I’ve been thinking about online drama recently.
There are traditional online video productions, which are essentially video made for the web. Good examples are Dr Horrible and The Remnants. Both high quality videos made to be distributed online, both created during the writers strike last year. (No coincidence there I think).
Then you’ve got your Alternate Reality Games. I’m going to assume you already know (or will quickly learn) about The Beast, Majestic, Starlight Travel, World Without Oil, Why So Serious, The Lost Ring etc. Three specifically interesting examples…
‘I Love Bees‘ (2004) was ostensibly a radio drama, but one distributed using payphones around the world which the ‘audience’ became players of a game in order to follow the story. Implausibly difficult for anyone to follow alone, it worked as a community experience with players working together to find, record and share the fragments of story being played through payphone around the world. It was commissioned as a viral campaign for the Halo 2 game.
Hear the story from start to finish here, and read more about the background from 42 Entertainment or the predictably detailed Wikipedia entry.
‘Perplex City‘ (2004 – 2007) was
“A city obsessed with puzzles and ciphers. A game that blurs the boundaries between fiction and reality.” An ambitious treasure-hunt ARG project, supported by the sale of collectable puzzle cards. Though not necessary to play the bigger game, the cards did provide some of the clues and integrated with the imaginary universe of Perlex City. Particularly of note is the fan-run wiki which the developers ended up relying on as the canonical record of what had happened in the story.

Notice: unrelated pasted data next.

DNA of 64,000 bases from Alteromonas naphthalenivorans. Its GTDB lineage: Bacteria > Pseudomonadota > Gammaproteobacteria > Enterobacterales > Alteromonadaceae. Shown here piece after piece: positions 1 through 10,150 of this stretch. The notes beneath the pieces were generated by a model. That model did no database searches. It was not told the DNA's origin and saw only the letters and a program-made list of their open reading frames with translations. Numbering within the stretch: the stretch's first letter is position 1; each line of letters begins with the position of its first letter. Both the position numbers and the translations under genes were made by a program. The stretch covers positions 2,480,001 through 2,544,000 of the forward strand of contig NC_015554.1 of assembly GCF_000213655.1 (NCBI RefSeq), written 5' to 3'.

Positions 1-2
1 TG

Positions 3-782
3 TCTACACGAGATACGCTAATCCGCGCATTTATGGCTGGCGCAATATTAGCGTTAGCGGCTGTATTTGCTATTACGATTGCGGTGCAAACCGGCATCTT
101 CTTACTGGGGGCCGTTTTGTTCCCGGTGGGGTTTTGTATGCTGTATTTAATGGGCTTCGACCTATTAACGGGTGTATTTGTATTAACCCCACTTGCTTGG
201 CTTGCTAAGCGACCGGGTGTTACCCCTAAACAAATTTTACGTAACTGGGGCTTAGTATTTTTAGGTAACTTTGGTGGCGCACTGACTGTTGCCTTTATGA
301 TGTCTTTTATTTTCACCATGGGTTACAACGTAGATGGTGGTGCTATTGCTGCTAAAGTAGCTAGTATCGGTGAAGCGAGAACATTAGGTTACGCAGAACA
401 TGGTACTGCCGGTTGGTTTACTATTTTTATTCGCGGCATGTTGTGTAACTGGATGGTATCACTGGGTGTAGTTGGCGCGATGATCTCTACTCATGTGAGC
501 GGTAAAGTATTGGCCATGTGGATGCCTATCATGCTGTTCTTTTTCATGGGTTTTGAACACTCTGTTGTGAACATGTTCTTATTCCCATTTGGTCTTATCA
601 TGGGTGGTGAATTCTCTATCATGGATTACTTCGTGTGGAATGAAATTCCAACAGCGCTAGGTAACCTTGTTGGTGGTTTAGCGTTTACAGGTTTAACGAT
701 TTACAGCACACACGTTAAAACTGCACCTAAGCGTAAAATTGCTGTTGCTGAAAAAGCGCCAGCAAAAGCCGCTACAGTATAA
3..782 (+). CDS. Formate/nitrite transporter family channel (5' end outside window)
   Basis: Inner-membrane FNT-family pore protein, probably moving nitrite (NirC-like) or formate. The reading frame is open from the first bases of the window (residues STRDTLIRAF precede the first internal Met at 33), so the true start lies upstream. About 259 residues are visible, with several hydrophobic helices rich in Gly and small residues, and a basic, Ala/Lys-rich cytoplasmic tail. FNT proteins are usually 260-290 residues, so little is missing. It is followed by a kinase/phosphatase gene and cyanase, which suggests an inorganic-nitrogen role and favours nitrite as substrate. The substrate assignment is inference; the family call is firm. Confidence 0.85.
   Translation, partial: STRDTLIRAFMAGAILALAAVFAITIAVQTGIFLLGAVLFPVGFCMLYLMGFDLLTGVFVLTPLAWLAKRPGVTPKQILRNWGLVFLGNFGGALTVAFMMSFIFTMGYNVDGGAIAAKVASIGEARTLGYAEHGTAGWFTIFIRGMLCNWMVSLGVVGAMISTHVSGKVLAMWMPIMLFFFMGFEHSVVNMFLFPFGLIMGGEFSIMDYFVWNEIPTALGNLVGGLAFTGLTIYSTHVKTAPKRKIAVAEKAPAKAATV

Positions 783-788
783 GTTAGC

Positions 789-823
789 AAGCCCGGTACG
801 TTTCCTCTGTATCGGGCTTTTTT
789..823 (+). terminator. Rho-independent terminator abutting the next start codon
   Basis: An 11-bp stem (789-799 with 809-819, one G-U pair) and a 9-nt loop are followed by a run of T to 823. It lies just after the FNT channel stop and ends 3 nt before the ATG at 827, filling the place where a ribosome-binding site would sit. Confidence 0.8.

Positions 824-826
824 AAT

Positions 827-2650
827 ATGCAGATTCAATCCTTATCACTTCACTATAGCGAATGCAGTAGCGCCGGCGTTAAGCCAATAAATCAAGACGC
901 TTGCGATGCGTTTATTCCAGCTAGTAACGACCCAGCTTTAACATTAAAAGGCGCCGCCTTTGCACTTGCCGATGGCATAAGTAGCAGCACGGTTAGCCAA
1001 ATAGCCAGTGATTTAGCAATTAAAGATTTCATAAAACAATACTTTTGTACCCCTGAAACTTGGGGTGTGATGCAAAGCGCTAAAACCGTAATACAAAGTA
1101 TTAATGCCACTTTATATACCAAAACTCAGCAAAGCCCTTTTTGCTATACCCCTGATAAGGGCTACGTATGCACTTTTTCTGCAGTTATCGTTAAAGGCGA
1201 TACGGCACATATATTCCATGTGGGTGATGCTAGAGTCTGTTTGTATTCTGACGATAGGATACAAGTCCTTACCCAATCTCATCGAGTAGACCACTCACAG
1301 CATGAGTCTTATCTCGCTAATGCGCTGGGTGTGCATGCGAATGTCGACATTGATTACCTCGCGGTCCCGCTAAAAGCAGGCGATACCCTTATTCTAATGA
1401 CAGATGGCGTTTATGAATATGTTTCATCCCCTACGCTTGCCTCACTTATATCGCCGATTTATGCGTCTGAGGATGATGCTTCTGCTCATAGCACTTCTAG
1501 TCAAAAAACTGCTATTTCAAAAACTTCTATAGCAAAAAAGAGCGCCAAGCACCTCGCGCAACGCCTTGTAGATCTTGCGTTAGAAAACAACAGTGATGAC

‘We Tell Stories‘ (March 2008) was ‘Digital fiction from Penguin’ built by Six To Start.
“Penguin UK is launching its most ambitious digital writing project to date. In collaboration with fêted alternate reality game designers Six to Start, Penguin has challenged some of its top authors to create new forms of story – designed specially for the internet. … But somewhere on the internet is a secret seventh story, a mysterious tale involving a vaguely familiar girl who has a habit of getting herself lost. Readers who follow this story will discover clues that will shape her journey and help her on her way. These clues will appear online and in the real world and will direct readers to the other six stories. The secret seventh story will also offer the chance to win some wonderful prizes…”. This was most interesting
Incidentally, there’s a long history of Alternate Reality Games being used to extend and enhance TV experiences too.
Online drama using social networks are an ever growing field. Here are a few that have caught my eye:
‘lonelygirl15‘ (June 2006 – August 2008) was “the first of many shows within the fictional LG15 Universe, tells the ongoing story of a group of young adults fighting against a mysterious secret society called, The Order. … On the LG15 website, community members can interact with the characters and each other in the forums, chat rooms and comment boards, and can create their own community generated videos and storylines that add to the ever expanding LG15 universe.” (If you’ve always wondered what it was about, there’s a 300 word plot summary you might enjoy. Also worth knowing that in its early stages it was a perfectly believable story of a normal girl, and there was a fair bit of controversy and discussion when it was discovered that she was an actress. Easy to miss, when looking at the story now, but it was controversial at the time). LG15 also involved a small amount of product placement (sorry, product integration), though this was taken a lot further in later spin-offs…
‘Kate Modern‘ (July 2007 – June 2008) was “an interactive online drama which ran from July 2007 – June 2008 and was produced by the creators of lonelygirl15 – EQAL. During it’s highly successful year long run it was nominated for two TV Craft BAFTA awards, a Webby Award and won the Broadcast Press Guild Award for Innovation 2008”. A spin-off from lonelygirl15, Kate Modern ran for two seasons. (Review). Product integration apparently allowed Kate Modern to turn a healthy profit. (Season 1, 2007, was supported by MSN, Tampax, Pantene, Gillette, Orange, Paramount Pictures UK and Buena Vista International UK. Season 2, 2008, by Toyota Aygo Platinum, Cadbury Creme Egg, Warner Bros & Skittles.)